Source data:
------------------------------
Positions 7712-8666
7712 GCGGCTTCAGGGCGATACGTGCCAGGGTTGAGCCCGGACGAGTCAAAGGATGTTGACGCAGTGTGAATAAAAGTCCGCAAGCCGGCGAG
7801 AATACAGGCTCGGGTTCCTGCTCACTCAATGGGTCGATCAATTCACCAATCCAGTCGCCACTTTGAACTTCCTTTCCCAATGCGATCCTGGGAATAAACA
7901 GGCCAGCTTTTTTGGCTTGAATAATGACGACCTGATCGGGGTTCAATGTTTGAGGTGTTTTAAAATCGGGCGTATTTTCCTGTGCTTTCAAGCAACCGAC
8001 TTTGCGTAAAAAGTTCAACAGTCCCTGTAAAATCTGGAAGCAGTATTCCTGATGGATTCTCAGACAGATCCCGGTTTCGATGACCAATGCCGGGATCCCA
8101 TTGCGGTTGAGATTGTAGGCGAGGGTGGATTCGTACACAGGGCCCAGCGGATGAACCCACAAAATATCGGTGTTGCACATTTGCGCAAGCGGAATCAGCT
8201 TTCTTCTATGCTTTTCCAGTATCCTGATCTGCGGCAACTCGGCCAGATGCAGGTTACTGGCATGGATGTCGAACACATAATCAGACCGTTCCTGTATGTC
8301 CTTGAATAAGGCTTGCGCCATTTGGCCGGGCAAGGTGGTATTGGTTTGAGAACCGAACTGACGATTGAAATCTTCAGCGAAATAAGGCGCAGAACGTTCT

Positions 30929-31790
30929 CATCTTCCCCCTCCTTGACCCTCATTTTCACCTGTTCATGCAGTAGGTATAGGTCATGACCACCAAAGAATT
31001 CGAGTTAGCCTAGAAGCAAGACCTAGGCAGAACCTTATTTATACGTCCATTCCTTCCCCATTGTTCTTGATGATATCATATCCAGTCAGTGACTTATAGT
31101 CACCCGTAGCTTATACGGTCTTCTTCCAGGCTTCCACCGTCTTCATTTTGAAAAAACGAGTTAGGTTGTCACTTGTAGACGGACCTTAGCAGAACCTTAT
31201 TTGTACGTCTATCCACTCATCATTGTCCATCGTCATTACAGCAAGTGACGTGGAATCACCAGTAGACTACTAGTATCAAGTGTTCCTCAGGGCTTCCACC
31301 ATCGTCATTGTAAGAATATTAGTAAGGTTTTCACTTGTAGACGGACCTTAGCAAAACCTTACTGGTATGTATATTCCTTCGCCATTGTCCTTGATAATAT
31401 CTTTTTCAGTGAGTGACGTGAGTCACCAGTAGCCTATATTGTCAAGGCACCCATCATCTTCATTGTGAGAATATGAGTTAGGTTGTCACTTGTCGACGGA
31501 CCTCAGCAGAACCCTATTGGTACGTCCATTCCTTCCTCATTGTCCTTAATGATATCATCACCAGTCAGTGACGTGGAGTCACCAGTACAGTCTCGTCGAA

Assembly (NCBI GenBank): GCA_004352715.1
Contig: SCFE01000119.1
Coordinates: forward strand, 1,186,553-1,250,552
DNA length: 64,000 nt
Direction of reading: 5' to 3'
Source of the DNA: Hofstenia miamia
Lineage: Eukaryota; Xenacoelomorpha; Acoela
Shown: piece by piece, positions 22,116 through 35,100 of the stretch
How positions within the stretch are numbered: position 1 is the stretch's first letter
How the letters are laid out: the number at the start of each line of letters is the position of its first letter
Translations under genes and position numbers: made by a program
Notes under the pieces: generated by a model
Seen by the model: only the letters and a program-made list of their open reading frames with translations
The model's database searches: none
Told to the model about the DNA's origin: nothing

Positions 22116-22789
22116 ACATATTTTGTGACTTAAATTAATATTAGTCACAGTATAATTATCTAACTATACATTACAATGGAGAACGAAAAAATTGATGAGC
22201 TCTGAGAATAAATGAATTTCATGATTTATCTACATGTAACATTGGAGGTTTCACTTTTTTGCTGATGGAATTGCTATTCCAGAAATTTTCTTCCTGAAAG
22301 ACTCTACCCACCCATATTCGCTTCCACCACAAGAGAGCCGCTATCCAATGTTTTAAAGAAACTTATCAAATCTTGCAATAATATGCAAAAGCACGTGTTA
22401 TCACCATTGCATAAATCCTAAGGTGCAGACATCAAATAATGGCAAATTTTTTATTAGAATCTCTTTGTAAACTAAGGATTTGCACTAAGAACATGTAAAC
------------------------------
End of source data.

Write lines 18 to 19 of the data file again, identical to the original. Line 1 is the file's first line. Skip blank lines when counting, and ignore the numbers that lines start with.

Contig: SCFE01000119.1
Coordinates: forward strand, 1,186,553-1,250,552